Time is not running out for TikTok


Lexy Hairston

Parker Ramey (left) and Clara LaRue (right) attempt to make their TikTok go viral. Tiktok has become a worldwide phenomen, but what really made it tick?

Tyson Edwards, Co-Editor in Chief

Since the dawn of existence, apps have facilitated all aspects of life. Need food delivered? There’s an app for that. Need a ride, but don’t have a car? There’s an app for that too. Need to buy literally anything? Follow the stock market? Keep tabs on anyone you have ever met? There are apps for all of those. However, one app has risen to the top of the charts so fast, and so unexpectedly that it has taken the world by storm, and has caught me completely off guard. Everyone rise for your new overlord, the ever all-knowing TikTok.

From the surface, TikTok seems incredibly stupid. What originally started out as an app called Musical.ly had users lip sync to songs and then post them. Maybe I was missing something, maybe I’m just too elderly to understand these things at the ripe old age of 18, but that doesn’t sound engaging to me. Why would anyone want to watch other people lip sync to songs in front of a camera? 

Then the company that made Musical.ly got bought out, and everything changed. The app got rebranded to TikTok, and new features were added. People still lip synced to the words of famous songs but people also started lip syncing to funny audio clips and could make a TikTok in response to other TikToks having them play side by side. While still not entirely entertaining, a gateway was opened. One simple thing would make the app a sensation. Memes.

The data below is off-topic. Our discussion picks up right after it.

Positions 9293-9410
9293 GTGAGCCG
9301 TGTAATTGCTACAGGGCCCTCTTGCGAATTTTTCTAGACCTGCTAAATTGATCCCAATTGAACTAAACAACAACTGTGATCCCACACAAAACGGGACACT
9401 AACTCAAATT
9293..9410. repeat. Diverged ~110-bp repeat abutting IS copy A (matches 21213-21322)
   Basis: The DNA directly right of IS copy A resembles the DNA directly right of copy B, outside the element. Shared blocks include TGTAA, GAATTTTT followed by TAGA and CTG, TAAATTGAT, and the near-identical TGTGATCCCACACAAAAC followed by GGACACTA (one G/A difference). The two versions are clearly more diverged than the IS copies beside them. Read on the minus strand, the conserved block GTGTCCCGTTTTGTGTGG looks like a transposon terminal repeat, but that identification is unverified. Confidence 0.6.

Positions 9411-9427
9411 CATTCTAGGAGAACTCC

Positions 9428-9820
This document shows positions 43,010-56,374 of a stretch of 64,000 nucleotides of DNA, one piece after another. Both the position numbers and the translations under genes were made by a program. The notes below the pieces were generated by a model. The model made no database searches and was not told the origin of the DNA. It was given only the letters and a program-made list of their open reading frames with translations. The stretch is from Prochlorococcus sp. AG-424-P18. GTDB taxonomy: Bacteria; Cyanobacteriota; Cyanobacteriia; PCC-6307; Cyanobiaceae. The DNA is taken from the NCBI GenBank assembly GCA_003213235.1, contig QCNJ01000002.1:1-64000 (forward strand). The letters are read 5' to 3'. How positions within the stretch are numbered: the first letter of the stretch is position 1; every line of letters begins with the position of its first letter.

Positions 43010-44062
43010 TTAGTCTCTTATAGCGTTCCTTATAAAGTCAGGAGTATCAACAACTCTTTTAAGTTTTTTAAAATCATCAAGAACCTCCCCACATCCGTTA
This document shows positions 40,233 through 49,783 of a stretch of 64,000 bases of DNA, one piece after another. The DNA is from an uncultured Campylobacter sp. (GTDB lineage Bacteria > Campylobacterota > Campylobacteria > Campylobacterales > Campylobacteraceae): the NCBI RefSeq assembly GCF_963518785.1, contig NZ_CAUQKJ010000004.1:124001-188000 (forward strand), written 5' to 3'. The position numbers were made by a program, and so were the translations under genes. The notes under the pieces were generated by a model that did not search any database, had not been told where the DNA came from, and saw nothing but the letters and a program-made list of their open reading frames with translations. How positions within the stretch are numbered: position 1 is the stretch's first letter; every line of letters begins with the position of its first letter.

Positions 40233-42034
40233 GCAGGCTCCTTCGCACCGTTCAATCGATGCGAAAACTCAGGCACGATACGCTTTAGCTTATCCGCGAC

I won’t even begin to analyze what makes memes the driving force of Gen Z, but I will say, without a doubt that wherever memes go, teenagers will follow. TikTok has brought people together in a way we haven’t seen since Vine, and it’s impressive.

For the uninformed, Vine died in 2017, leaving a six second long-hole in my heart. The exact reasons for shutting down are unknown, but it appears to have been mismanaged and wasn’t a source of revenue for Twitter, the parent company, anymore.

Before summer vacation I never once heard a TikTok meme, but now they’re inescapable. Everyone knows at least one of the memes currently circulating around TikTok, and now there’s suddenly a common ground between people who might have never related on anything before. Everyone likes to laugh, and if TikToks are the key to making someone smile, you now have a way to break the ice with someone new.

What is more surprising however, is the use of TikTok for protest. 

In the last month, students of the Clark County School District have gone to TikTok to spread the word about inadequate teacher raises. The TikToks became so well spread that major news outlets started covering the topic. Whether this has any major impact remains to be seen, but I can say that the app has come a long way from its lip syncing former years.

It may just be a fad, but the very similar Vine wasn’t, so I think we’re going to be seeing TikTok for a long time.